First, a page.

From the Washington Post earlier this week:
On Tuesday, The Washington Post reported that Twitter’s former head of security, Peiter Zatko, had filed a whistleblower complaint with federal regulators, including the Securities and Exchange Commission, accusing Twitter of “Lying about Bots to Elon Musk….”
“Twitter executives have little or no personal incentive to accurately ‘detect’ or measure the prevalence of spam bots,” the complaint alleges, adding “deliberate ignorance was the norm” among its executive team.
The same article notes that three people familiar with Twitter’s spam-detection, processes said Twitter’s “internal bot prevalence numbers” were almost always less than 5%. (And the article reminds readers that Musk himself had waived his right to perform “due diligence” prior to striking the deal.)
But here’s that Tuesday article’s most prescient sentence. “The judge has rejected Musk’s requests for information from more than 20 company leaders — including Zatko — but the whistleblower claims could open the door for them to make further requests, legal experts said.”
Sure enough, Friday night CBS News reported that the judge “ordered both Twitter and Tesla CEO Elon Musk to turn over more information to opposing lawyers…”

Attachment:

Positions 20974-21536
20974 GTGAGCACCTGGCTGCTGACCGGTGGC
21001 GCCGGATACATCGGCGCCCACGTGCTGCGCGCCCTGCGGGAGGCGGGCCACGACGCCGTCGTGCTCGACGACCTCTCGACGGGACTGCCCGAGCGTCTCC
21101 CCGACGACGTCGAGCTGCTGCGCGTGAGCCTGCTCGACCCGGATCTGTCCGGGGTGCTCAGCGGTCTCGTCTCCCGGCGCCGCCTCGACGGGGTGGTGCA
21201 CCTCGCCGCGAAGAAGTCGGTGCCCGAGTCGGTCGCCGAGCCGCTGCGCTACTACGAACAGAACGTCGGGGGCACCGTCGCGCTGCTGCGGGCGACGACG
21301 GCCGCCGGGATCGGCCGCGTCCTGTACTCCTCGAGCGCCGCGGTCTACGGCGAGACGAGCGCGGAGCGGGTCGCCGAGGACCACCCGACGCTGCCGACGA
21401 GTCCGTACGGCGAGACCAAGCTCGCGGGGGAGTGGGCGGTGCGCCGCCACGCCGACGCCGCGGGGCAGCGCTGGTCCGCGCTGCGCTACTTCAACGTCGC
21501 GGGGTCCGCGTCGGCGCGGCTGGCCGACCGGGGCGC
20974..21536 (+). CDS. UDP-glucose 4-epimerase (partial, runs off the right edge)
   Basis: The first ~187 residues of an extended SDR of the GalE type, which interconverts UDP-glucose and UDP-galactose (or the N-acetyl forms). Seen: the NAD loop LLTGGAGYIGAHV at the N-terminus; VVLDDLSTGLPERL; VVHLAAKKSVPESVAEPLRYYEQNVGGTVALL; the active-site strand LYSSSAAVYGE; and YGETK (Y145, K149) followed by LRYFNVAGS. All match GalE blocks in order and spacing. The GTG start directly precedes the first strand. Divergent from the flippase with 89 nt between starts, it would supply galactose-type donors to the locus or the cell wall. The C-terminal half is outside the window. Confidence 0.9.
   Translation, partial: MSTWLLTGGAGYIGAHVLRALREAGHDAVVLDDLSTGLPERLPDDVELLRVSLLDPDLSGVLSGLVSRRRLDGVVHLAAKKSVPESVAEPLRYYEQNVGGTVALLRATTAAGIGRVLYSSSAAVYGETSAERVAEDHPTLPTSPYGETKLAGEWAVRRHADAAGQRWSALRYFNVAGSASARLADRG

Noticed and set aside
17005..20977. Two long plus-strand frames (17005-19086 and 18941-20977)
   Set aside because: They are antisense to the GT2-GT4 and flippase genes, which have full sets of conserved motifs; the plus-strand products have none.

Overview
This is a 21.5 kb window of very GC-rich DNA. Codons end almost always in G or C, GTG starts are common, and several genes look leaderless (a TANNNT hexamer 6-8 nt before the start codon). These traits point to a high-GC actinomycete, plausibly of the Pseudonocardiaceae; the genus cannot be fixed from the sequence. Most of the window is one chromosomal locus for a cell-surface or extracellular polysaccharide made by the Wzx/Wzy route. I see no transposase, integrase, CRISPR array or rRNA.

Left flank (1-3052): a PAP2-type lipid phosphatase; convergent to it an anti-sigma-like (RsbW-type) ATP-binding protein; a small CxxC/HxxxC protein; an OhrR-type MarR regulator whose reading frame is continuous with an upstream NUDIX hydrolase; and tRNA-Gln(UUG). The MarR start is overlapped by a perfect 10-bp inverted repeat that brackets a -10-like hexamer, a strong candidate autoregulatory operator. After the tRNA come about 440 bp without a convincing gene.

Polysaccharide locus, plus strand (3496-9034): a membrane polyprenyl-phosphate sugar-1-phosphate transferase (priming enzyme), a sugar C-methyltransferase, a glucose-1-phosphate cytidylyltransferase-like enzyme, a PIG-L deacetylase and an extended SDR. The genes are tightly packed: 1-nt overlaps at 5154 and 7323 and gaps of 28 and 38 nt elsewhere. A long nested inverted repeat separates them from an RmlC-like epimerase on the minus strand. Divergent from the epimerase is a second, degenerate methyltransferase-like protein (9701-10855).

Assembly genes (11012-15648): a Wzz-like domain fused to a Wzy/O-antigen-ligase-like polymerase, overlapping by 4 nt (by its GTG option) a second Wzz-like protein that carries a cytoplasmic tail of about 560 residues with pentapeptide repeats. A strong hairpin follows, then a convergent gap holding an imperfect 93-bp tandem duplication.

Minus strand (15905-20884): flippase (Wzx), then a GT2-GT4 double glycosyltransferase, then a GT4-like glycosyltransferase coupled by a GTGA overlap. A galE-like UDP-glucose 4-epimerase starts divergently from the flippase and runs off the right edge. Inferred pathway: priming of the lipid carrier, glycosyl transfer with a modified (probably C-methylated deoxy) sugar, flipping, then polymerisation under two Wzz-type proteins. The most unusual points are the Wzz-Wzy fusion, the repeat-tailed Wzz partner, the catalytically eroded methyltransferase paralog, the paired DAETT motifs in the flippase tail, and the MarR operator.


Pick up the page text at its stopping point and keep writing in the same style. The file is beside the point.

Chancellor Kathaleen St. Jude McCormick on Thursday ordered Twitter to provide Musk’s attorneys more data regarding the company’s estimates that less than 5% of the accounts on its platform are fake.
The judge also rejected Musk’s attempts to shield details about analyses he used in his attempt to terminate the deal. That work was done by data scientists who examined live-feed information from Twitter about public user accounts to test the company’s daily-user counts….
The judge rejected more comprehensive data requests from Musk’s attorneys as “absurdly broad,” noting that a literal reading of the request would require Twitter to produce “trillions upon trillions of data points” reflecting all data collected on roughly 200 million accounts over three years. But McCormick did order Twitter to produce information on 9,000 accounts that were reviewed in connection with company’s fourth-quarter audit, a data subset that has been described as a “historical snapshot.”
McCormick also ordered Twitter to turn over documents regarding other metrics, regardless of whether they expressly address “monetizable daily active users,” or mDAU. Musk’s attorneys have suggested that a comparison of Twitter’s mDAU with other metrics, such as “User Active Minutes,” could support their theory that the company has fraudulently misled investors and securities regulators about the scope of activity on its platform.